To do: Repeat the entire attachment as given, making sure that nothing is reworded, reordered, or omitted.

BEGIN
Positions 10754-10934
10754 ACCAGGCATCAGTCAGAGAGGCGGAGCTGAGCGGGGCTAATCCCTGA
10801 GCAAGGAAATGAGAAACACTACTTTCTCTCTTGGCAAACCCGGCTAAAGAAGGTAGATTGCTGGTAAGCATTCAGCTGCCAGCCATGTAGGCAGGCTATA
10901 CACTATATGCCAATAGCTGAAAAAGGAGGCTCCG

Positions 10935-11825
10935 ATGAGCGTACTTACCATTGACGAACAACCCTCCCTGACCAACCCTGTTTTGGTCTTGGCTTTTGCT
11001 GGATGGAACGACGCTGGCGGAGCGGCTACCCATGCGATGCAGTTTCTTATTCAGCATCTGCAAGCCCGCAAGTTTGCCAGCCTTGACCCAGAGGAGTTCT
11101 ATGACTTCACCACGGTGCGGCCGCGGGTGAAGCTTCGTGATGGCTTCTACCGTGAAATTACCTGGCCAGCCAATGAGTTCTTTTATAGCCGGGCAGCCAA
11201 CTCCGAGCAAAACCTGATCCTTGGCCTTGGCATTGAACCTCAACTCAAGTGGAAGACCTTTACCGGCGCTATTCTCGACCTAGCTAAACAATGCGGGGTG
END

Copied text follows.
Positions 10754-10934
10754 ACCAGGCATCAGTCAGAGAGGCGGAGCTGAGCGGGGCTAATCCCTGA
10801 GCAAGGAAATGAGAAACACTACTTTCTCTCTTGGCAAACCCGGCTAAAGAAGGTAGATTGCTGGTAAGCATTCAGCTGCCAGCCATGTAGGCAGGCTATA
10901 CACTATATGCCAATAGCTGAAAAAGGAGGCTCCG

Positions 10935-11825
10935 ATGAGCGTACTTACCATTGACGAACAACCCTCCCTGACCAACCCTGTTTTGGTCTTGGCTTTTGCT
11001 GGATGGAACGACGCTGGCGGAGCGGCTACCCATGCGATGCAGTTTCTTATTCAGCATCTGCAAGCCCGCAAGTTTGCCAGCCTTGACCCAGAGGAGTTCT
11101 ATGACTTCACCACGGTGCGGCCGCGGGTGAAGCTTCGTGATGGCTTCTACCGTGAAATTACCTGGCCAGCCAATGAGTTCTTTTATAGCCGGGCAGCCAA
11201 CTCCGAGCAAAACCTGATCCTTGGCCTTGGCATTGAACCTCAACTCAAGTGGAAGACCTTTACCGGCGCTATTCTCGACCTAGCTAAACAATGCGGGGTG